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Current time:0:00Total duration:3:59

Equilibrium nominal interest rates in the money market

AP.MACRO:
MKT‑3 (EU)
,
MKT‑3.A (LO)
,
MKT‑3.A.2 (EK)
,
MKT‑3.B (LO)
,
MKT‑3.B.1 (EK)
,
MKT‑3.C (LO)
,
MKT‑3.C.1 (EK)
,
MKT‑3.D (LO)
,
MKT‑3.D.1 (EK)

Video transcript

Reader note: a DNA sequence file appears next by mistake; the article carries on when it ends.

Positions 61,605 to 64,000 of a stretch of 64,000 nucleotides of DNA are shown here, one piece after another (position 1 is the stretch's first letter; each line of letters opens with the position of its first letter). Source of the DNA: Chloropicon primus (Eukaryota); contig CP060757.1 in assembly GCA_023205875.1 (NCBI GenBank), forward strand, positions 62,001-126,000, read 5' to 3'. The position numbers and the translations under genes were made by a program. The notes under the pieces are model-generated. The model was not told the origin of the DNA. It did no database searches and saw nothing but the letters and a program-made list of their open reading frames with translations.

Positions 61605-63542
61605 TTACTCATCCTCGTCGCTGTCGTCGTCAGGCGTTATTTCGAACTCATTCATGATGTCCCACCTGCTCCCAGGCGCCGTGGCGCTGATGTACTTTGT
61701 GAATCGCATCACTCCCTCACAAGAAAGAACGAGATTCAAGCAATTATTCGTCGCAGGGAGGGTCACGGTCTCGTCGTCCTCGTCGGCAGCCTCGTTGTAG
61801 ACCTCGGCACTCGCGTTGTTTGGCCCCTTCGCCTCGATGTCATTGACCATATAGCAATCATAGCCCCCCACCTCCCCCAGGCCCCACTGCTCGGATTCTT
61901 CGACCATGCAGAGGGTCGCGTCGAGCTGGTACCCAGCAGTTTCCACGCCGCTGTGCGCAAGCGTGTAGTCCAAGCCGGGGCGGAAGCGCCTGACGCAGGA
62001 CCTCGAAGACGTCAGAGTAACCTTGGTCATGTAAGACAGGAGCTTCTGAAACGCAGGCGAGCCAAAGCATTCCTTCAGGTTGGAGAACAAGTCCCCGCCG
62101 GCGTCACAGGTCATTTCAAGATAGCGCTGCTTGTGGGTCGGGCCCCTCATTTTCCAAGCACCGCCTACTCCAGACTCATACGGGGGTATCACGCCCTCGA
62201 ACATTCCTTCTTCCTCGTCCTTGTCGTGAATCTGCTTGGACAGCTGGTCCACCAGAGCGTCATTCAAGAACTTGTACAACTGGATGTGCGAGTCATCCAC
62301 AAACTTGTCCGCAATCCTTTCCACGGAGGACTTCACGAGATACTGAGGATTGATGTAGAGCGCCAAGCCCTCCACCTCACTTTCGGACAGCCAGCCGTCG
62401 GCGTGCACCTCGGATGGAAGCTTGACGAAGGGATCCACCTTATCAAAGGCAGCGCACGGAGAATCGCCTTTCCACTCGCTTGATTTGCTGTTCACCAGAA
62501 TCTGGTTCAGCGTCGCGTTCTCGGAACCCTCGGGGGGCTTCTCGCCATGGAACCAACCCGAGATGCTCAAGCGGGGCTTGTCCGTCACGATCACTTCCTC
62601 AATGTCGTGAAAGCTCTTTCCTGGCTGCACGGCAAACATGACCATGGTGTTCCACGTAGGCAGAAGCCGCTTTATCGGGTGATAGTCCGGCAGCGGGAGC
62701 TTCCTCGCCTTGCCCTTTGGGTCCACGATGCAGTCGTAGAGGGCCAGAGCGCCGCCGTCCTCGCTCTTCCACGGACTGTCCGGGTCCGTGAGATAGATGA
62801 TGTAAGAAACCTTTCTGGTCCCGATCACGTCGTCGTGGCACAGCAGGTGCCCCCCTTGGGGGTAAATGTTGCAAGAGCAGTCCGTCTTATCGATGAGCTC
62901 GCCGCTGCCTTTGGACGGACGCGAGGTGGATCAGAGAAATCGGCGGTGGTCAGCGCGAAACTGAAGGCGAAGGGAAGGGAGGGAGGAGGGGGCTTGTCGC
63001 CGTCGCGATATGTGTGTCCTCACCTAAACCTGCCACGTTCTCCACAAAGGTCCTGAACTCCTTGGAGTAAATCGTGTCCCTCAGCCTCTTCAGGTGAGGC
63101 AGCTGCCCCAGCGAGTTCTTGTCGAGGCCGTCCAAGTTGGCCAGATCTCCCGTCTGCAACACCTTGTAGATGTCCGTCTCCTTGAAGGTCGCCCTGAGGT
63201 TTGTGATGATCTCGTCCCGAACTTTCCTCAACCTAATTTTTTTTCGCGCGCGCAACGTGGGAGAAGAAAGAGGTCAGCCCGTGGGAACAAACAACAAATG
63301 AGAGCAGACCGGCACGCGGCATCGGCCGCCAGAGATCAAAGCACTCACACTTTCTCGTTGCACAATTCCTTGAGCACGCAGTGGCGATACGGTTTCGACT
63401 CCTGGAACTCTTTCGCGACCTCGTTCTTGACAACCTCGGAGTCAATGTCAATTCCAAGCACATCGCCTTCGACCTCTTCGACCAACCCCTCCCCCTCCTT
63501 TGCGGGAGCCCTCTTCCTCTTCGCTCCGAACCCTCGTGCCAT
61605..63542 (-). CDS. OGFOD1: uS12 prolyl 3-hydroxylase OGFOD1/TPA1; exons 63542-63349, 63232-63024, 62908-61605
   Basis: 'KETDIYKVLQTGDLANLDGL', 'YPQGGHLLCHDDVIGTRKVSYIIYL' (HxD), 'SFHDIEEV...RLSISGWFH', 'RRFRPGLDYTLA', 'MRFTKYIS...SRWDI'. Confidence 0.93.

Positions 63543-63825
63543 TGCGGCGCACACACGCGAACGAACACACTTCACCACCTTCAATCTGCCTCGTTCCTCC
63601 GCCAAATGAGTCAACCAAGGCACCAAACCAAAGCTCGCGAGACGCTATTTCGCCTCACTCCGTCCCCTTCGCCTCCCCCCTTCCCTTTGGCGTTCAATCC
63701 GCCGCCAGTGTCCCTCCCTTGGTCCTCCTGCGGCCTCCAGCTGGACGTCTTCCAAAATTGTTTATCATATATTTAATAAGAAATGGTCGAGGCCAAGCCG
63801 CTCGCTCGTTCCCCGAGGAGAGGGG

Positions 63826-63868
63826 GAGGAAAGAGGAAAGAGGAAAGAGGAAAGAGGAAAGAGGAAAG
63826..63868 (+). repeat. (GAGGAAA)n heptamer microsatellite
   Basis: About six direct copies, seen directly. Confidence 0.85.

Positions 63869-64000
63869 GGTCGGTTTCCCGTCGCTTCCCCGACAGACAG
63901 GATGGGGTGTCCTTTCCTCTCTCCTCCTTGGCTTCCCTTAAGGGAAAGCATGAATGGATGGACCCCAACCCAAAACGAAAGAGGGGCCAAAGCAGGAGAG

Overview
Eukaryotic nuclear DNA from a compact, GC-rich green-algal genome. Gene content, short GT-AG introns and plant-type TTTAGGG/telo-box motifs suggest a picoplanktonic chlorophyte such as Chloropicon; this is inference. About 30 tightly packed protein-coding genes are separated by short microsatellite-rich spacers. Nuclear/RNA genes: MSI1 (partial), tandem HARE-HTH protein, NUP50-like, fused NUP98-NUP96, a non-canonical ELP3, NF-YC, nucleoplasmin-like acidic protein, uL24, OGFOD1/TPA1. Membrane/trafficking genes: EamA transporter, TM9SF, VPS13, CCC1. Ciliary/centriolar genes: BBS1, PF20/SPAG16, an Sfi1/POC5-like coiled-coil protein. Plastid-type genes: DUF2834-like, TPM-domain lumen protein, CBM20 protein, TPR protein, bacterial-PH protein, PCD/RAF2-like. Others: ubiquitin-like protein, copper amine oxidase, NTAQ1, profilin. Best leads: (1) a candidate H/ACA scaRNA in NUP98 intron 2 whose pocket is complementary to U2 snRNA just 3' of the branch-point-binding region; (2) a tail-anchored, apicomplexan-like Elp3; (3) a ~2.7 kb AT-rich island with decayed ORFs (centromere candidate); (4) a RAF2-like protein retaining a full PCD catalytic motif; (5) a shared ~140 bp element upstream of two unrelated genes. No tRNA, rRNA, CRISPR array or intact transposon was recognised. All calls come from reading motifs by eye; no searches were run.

- [Instructor] So we've spent a lot of time justifying why we have this downward-sloping demand curve for money. But you're probably asking, well, this is a market, what, we didn't think about an equilibrium point. And to do that, we need to think about the supply of money. And in previous videos, we've started thinking about the supply of money, and we'll think more in future videos about different monetary policies. But in a classical model, we assume a perfectly inelastic supply of money. So we draw it as a vertical line, which is another way of saying that the supply of money is not impacted by the nominal interest rate. So this is the supply of money. I'll call that money supply one. Where it intersects the quantity of money, I'll just call that M sub one right over here. And so this point where it intersects is the equilibrium point in our money market. The equilibrium nominal interest rate right over here, we could call R one. This would be the opportunity cost for holding money. Now I have to give a little bit of a disclaimer. This is a classical model here, and we'll talk more about it in future videos. And most introductory economics class talk about this classical model where the central bank might set the supply of money, and that doesn't change according to the nominal interest rate. And then the nominal interest rate gets set essentially by this equilibrium point. Now, in the world that we live in, it actually goes the other way around. Central banks actually target a nominal interest rate. And if the central bank is able to achieve that target interest rate, well, that's going to impact the actual quantity of money. So keep that little disclaimer in the back of your mind. But in an introductory economics class, we assume this world. So now that we have this neat little model for our money market, let's think about what would happen in different situations. Let's think about a situation where, for whatever reason, people lose confidence in the electrical grid. What would happen to the demand curve for money? And let's call this the MD sub one. Pause this video, and think about it. Well, if people lose trust in the electrical grid, then this precautionary motive for holding money becomes stronger. Regardless of what the opportunity cost is of holding money, people would want to hold more of it because, like, hey, you know, I don't know if I'll be able to access money if the lights go out again. I'm not gonna be able to go to an ATM, or the banks are gonna close. And so at any nominal interest rate, I would or, and in aggregate, people are going to want to hold more money. And so that would shift the demand curve for money to the right. I could've drawn it a little less hairy, but there you go. That would be MD sub two. We have this shift to the right. And then if that happened, if you had this demand for money increase, well, then what happens to the actual equilibrium nominal interest rate? If you look at this point right over here, assuming that the quantity of money has not changed, you have a new equilibrium interest rate, nominal interest rate. It has gone up, and that makes sense. If more people want to hold money, in order to get people to part with that money, you have to offer them more. The opportunity cost of holding that money has to go up. And you could imagine the reverse scenario. If, for some reason, people thought it's a lot less likely that the lights are gonna go out, or they said, you know, I don't need as much cash around for transactions or I'm not really into speculation, well, then the demand curve for money would shift to the left. And in that situation, you would have a decrease in the equilibrium nominal interest rate. I will leave you there. Always keep these models with a grain of salt. They're simplifications of the real world, especially here, where we're assuming a perfectly inelastic supply of money, which actually isn't the case in the real world. But we can go with this for just, for the purposes of starting to study the money market.